Doctors often don't test for it, and patients may have no symptoms until they are in crisis. Yet kidney disease is fast becoming a dangerous health threat, and one of the most costly, in the U.S.
Kidney disease is a frequent complication of diabetes and hypertension that currently costs Medicare about $41 billion a year in treatment, including dialysis. That figure is giving urgency to a push for widespread routine screening.
Chronic kidney disease, generally defined as decreased kidney function for three months or longer, is present in more than 35% of people with diabetes age 20 or above, and in more than 20% with hypertension. Kidneys perform vital functions such as filtering the blood and stimulating red blood cell production. When they don't function correctly, waste and excess fluid build up, which can be fatal. Chronic kidney disease also can lead to bone disorders , anemia and reduced quality of life.
It often progresses slowly, but chronic kidney disease is usually irreversible once in advanced stages. That includes end-stage renal disease or kidney failure, for which dialysis or kidney transplant are the primary treatment options.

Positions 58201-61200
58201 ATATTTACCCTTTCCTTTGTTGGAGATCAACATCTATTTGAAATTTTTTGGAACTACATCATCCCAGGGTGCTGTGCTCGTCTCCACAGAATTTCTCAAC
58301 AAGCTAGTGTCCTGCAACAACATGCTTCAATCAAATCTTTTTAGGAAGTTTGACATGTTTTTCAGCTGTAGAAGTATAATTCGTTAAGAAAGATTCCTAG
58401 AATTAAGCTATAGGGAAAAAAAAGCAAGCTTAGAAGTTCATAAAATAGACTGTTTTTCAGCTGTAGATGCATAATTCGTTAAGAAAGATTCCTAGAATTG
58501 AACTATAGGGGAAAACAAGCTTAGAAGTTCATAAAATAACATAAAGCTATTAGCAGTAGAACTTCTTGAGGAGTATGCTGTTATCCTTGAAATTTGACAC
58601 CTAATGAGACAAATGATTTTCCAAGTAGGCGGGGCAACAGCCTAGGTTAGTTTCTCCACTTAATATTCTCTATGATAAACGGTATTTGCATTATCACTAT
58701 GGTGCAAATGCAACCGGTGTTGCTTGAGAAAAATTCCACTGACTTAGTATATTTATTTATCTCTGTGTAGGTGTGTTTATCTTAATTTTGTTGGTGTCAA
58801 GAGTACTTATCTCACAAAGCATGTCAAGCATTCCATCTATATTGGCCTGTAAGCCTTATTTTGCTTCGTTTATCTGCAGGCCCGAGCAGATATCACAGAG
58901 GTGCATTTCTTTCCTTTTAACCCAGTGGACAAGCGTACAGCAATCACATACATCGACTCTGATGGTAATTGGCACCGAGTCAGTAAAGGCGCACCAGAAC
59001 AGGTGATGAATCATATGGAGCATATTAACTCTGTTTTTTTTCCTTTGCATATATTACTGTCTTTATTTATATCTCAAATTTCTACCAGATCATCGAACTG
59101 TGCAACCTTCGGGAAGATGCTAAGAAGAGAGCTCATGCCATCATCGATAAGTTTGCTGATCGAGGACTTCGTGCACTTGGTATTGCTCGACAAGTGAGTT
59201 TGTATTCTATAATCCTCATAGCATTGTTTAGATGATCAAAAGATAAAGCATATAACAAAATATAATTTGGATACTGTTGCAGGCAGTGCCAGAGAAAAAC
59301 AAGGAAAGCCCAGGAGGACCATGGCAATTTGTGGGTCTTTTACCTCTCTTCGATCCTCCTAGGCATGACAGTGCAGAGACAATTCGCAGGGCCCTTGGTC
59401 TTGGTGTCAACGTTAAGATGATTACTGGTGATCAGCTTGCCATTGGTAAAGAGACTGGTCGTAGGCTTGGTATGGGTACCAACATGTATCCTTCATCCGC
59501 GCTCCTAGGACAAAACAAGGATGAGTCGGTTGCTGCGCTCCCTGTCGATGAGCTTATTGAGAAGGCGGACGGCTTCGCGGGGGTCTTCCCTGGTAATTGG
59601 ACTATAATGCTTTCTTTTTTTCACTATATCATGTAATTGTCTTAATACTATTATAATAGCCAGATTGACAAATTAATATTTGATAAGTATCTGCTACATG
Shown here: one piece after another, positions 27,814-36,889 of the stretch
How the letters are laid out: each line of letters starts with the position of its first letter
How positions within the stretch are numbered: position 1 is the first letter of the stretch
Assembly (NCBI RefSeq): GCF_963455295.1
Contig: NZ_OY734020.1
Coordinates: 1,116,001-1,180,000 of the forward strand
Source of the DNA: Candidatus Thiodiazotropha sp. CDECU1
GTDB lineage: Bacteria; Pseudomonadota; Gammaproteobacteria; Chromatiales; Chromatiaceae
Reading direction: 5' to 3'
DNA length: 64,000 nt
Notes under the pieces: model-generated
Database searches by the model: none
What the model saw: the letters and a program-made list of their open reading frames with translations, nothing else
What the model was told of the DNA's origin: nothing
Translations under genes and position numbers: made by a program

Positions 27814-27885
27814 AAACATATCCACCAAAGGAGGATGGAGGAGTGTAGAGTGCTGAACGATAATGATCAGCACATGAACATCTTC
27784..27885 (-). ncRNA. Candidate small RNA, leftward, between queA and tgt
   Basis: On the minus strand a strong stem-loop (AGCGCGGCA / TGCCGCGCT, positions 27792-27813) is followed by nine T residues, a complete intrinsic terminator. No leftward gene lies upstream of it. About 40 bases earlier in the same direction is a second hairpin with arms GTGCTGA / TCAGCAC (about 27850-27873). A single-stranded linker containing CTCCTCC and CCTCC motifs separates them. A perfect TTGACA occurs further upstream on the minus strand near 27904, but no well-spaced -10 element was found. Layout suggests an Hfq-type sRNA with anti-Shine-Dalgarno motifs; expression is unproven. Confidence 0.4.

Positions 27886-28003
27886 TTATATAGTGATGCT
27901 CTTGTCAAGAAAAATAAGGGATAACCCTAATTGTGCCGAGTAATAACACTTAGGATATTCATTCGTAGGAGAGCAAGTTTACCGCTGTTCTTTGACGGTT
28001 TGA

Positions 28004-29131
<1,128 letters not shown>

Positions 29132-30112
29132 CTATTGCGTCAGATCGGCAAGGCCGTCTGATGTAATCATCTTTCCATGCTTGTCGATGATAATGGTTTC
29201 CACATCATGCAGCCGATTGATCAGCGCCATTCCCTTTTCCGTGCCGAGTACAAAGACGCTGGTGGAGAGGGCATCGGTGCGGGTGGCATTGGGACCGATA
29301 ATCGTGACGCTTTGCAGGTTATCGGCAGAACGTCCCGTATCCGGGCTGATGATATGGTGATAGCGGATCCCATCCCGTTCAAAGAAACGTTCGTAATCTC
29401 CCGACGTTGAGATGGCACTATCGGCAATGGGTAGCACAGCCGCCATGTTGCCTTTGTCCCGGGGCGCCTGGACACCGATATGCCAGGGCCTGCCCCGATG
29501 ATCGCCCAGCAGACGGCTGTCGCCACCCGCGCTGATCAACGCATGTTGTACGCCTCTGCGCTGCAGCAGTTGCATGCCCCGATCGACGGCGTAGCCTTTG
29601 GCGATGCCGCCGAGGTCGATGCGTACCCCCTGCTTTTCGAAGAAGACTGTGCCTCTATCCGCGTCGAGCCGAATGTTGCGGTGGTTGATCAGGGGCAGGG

"There is an explosion of kidney disease, but a lot of doctors are not aware of the strong association with diabetes, cardiovascular disease and hypertension," says Robert Stanton, chief of the kidney and hypertension section at the Joslin Diabetes Center, an affiliate of Harvard Medical School, in Boston. "You can slow it down and maybe stabilize it. But if you wait too long, very little can be done," Dr. Stanton says.
The National Kidney Foundation in August expanded its guidelines to recommend annual kidney-disease screening for all Americans over 60—not just those with diabetes and hypertension. Two simple and inexpensive tests of urine and blood samples, often done at an annual physical exam, are used to detect the disease and identify the stage.